Keia Jones-Baldwin: My husband and I were the only African American family with a White child at the time in our fostering class, but there are many Caucasian families with African American children. I was telling a story about us going to Tennessee, and a photographer who was taking pictures thought that we kidnapped our son. Everyone in the class was mortified when hearing this story and I was confused. I thought that we as a class dealt with the same issues, so it did not really matter. If you were a White family with Black or Brown children or Black family with White children, it is transracial adoption. I thought that we all dealt with the same things but everyone in the room expressed how awful that situation was for us. They were not experiencing the racism side of it where someone was assuming that we kidnapped the child or assuming that the child would be in a better place if they were adopted by their own race. At that point, it just opened my eyes. I know that this is the issue, and we must educate people.
It Was All Worth It
25:44 – 26:25
Keia Jones-Baldwin: I would not trade my children for any of the experiences we had to go through on this journey. For any one time that we had the police called on us, anytime we were interrupted in a restaurant while we were trying to eat, or people calling us racial slurs. I would never trade those experiences, my son, or any of my other adopted children.
Selena is a healthcare professional, currently working in the greater New York City area as the Manager of Member Services at Progyny. Selena is a graduate of Delaware State University and is currently pursuing her Master of Science in Management, with a concentration in Healthcare Administration at Wilmington University. She has a passion for patient care and has over seven years of healthcare experience to include a children’s hospital to genetic testing facilities. Selena believes that “patients don’t care how much you know until they know how much you care.” As a New Jersey native, Selena enjoys all things “Jersey Shore”. She loves to travel, go to concerts, and spend time with her family.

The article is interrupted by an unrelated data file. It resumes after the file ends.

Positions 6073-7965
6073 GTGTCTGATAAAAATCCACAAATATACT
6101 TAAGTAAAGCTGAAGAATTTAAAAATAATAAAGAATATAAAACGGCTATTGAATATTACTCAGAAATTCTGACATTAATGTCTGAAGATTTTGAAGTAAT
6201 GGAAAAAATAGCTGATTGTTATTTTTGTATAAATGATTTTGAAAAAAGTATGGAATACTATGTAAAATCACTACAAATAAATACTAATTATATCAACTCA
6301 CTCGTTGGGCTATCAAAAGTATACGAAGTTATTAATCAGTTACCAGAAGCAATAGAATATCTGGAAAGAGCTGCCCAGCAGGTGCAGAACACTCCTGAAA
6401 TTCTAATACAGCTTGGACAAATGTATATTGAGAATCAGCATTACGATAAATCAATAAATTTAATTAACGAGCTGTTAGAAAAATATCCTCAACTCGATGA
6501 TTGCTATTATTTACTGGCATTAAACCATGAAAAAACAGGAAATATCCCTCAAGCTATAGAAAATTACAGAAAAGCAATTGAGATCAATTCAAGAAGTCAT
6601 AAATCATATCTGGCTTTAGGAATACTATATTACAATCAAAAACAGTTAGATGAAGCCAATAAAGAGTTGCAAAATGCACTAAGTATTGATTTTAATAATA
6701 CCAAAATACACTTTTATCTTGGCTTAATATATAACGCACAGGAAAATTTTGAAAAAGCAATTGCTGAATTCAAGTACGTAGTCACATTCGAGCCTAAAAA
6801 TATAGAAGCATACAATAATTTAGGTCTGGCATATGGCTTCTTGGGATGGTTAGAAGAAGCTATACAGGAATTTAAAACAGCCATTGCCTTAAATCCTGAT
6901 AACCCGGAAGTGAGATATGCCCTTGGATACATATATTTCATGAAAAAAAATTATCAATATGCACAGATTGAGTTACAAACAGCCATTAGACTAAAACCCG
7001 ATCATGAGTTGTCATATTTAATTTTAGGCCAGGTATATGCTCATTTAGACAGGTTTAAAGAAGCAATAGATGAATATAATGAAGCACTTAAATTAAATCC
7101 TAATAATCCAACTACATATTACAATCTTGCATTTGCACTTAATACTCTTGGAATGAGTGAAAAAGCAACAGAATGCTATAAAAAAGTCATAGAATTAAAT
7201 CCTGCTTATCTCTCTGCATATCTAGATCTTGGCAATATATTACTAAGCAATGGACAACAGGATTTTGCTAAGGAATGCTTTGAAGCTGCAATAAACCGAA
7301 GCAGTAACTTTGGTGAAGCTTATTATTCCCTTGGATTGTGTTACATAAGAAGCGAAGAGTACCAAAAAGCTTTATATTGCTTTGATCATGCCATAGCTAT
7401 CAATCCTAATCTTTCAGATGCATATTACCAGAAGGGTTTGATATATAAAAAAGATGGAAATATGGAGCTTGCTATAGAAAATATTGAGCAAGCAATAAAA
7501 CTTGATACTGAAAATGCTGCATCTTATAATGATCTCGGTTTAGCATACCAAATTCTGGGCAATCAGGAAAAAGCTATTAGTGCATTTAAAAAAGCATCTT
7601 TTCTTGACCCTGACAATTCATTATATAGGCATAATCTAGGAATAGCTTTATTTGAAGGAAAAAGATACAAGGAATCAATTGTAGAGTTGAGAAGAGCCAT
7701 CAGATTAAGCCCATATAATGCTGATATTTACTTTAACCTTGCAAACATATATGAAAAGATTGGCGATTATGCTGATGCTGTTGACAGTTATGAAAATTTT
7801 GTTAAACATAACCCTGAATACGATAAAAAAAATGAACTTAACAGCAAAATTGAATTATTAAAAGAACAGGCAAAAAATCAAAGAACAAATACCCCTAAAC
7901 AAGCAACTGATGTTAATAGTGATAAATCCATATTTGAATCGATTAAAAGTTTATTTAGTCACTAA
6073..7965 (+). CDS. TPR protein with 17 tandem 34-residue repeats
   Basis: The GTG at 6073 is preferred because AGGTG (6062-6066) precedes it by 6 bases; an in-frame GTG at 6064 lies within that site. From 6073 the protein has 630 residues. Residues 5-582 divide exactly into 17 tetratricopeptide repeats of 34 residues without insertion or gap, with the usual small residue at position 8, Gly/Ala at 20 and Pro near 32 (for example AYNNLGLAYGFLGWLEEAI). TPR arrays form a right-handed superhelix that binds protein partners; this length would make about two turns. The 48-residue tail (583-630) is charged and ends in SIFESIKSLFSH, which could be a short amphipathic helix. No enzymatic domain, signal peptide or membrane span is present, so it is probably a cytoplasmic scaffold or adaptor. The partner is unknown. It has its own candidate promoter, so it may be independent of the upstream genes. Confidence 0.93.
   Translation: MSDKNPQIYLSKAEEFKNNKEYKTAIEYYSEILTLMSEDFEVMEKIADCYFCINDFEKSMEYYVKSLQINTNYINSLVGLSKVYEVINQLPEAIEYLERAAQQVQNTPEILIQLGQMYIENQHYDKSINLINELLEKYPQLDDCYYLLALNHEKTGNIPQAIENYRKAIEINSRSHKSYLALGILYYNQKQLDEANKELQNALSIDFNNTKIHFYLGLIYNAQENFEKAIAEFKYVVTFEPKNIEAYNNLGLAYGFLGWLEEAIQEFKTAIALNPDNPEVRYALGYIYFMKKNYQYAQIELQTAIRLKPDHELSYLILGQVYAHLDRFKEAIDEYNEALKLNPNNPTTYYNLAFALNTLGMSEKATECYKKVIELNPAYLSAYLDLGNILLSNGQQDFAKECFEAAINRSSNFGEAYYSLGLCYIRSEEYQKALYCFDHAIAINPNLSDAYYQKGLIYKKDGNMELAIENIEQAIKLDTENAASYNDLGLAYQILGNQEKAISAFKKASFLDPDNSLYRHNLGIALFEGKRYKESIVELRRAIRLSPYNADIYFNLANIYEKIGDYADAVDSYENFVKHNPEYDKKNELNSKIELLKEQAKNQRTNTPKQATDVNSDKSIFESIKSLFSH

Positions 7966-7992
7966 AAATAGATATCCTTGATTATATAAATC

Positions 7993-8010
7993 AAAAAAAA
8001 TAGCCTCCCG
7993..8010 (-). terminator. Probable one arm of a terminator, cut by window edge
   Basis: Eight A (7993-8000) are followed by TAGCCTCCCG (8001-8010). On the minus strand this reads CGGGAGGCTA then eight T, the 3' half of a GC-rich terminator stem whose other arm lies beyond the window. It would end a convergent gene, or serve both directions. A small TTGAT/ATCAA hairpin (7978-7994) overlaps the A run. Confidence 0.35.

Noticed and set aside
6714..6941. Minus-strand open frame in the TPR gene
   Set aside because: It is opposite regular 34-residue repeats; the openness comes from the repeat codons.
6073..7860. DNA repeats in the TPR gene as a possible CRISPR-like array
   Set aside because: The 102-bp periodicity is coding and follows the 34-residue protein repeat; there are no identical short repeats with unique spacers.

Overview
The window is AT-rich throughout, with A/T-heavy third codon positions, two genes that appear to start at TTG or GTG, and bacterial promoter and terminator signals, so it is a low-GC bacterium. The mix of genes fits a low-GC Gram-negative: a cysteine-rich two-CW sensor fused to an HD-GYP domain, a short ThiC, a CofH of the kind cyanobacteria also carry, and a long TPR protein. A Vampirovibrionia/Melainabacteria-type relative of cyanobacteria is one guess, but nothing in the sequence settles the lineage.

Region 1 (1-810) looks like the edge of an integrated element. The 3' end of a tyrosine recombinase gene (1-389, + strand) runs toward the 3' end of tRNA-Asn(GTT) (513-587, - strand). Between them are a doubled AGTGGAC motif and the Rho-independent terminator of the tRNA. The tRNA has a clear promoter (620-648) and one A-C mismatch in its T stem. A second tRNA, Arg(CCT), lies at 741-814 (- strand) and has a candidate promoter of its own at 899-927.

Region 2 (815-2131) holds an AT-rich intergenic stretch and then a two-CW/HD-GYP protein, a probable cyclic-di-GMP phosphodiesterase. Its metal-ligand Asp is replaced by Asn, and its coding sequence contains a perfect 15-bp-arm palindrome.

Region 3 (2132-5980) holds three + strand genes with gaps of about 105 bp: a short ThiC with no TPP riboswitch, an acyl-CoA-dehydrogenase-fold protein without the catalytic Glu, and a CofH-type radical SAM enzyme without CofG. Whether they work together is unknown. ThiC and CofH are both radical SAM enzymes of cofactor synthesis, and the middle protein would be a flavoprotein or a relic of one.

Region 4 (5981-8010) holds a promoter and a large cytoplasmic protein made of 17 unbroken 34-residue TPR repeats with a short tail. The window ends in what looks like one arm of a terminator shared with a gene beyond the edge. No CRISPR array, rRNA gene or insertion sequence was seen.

Keia and her husband, Richard Baldwin a police officer, have been married for 10 years. They are
foster and adoptive parents from North Carolina and have four wonderful children – one biological 17-year-old AA daughter (Zariyah), and three adopted children, a 17-year-old biracial daughter (Karleigh), a 9-year-old biracial son (Ayden), and a 2-year-old Caucasian son (Princeton).
Keia and Richard became licensed foster parents after countless years of trying to grow their family and dealing with several miscarriages and failed IVF attempts. After hearing about foster care and the overwhelming statistics of children in need of loving families in their community, they decided to start the long, tedious, but rewarding process of becoming foster parents. When they initially got into foster care, they didn’t have the desire to adopt. However, when they were asked if they would consider becoming “foster to adopt” parents, they prayed about it and God said yes! Keia and Richard had no stipulations on what child they would open their home to that was in need of stability, care, encouragement, and love while their birth parents were working their plan of reunification.
When they got the call to foster a newborn baby, they had no prior knowledge that the baby was White. In foster care at times, the information a foster parent receives can be very limited. Keia and Richard agreed and upon arriving to the hospital to do skin to skin with the premature newborn, they learned he was a White child. Were they shocked? Yes, for about 2.5 seconds and then Keia laid him on her chest for skin to skin and the rest is history! The Jones-Baldwin family are a loving, caring, and full of shenanigans and they never take a day together for granted. Families don’t have to match, and you don’t have to look alike to love alike!
Music From This Episode:
Artist: Kai Engel
Track: Brand New World
Artist: Lee Rosevere
Track: Sad Miramba Planet
Track: Completely Lost
Artist: Rest You Sleeping Giant
Track: End of Winter
Artist: Doctor Turtle
Track: Wherever I Lay My Hat That’s My Wife